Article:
The first ever medical marijuana expo in the Quad Cities area was held Wednesday.
 
The expo, held at the Stern Center in Rock Island, focused on education. It was hosted by Nature’s Treatment of Illinois, a medical marijuana dispensary in Milan. Experts answered questions about everything from prescriptions to the different types of marijuana available.
 
Local 4’s Ashley Richmond has the story.
 
“It’s a chronic pain all the time,” said Dalton Kettering.
 
Kettering suffers from seizures, post-concussion syndrome, and a severed nerve in his neck. He used to take pain-killers every day, but he says switching to medical marijuana changed his life.
 
“I’m able to work a lot better because I can actually stand the pain. It’s nice to have something that actually helps,” said Kettering.
 
Dalton’s story is just one of many that have been coming out since medical cannabis sales started in Illinois last November. 
 
Nature’s Treatment of Illinois opened in February. Sales were sluggish at first, but once people started seeing results, word spread quickly.
 
“Its just amazing to see somebody come in and they’re sick and they’re hurting and some are at the point where they’re about to give up. Then they come back a week or two later and they’re like ‘thank you so much’,” said Matt Stern, owner of Nature’s Treatment of Illinois.
 
Illinois’ medical marijuana program was set to expire in 2017, but the House and Senate recently approved a measure to extend it through 2020. Now it just needs to be signed by Governor Rauner. The measure would add terminal illnesses and post-traumatic stress disorder to the state’s list of conditions that qualify for cannabis treatment.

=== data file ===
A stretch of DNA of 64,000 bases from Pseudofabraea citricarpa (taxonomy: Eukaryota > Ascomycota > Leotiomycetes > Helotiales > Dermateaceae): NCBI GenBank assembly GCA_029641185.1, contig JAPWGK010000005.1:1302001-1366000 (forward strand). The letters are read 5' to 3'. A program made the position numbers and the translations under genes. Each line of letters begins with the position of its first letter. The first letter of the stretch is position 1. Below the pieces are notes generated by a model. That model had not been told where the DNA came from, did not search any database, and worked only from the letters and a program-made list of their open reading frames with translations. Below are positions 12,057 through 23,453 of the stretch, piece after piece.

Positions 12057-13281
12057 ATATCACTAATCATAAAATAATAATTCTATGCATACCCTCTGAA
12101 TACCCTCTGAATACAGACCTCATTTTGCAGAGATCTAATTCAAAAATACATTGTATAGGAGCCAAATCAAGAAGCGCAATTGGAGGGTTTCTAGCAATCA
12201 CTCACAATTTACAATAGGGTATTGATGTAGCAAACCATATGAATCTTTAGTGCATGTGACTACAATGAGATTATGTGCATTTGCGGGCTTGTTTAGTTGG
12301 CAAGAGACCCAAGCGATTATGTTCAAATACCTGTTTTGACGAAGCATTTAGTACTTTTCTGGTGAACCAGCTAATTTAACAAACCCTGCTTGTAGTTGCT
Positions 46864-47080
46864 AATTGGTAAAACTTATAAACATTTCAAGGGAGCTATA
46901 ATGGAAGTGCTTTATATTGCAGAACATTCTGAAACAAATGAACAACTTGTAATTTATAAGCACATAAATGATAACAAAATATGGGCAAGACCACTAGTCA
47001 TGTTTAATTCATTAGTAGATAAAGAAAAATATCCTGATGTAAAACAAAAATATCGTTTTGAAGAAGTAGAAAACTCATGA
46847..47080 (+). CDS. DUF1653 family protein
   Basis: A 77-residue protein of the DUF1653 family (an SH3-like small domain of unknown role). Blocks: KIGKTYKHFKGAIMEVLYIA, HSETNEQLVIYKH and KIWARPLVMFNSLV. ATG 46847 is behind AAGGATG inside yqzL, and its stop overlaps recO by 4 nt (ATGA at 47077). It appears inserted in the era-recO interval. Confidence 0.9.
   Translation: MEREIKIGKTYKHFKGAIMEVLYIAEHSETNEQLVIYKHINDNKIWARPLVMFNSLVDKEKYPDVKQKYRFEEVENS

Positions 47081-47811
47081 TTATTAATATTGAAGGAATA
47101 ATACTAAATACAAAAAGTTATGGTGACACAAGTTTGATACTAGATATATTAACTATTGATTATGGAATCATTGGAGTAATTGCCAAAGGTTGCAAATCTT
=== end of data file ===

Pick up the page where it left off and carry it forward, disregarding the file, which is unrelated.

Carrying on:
Extending Illinois’ medical marijuana pilot program will not only give more people access to treatment; It takes some of the pressure off doctors who prescribe it. Dispensary owners are hoping that brings more people in the door, and takes away some of the stigma that comes along with the drug.
 
“Some doctors are not quite clear of the actual value.  there may be other treatments that doctors prefer instead,” said Dr. William McDade of the University of Chicago’s school of Medicine and Biological Sciences.
 
Despite some lingering hesitation, many think once people see the results, there won’t be nearly as much pushback.
 
“The stigma’s changing slowly. There’s wave going across the state where people are starting to see the benefits, so they’re speaking about it. So now, medical cannabis is kind of the hot topic to talk about. It’s the green rush,” said Dalton Gamboe, Dispensary Manager at Nature’s Treatment of Illinois.
 
Local 4 News reached out to lawmakers who voted not to extend Illinois’ medical marijuana pilot program, but we have not yet received a response .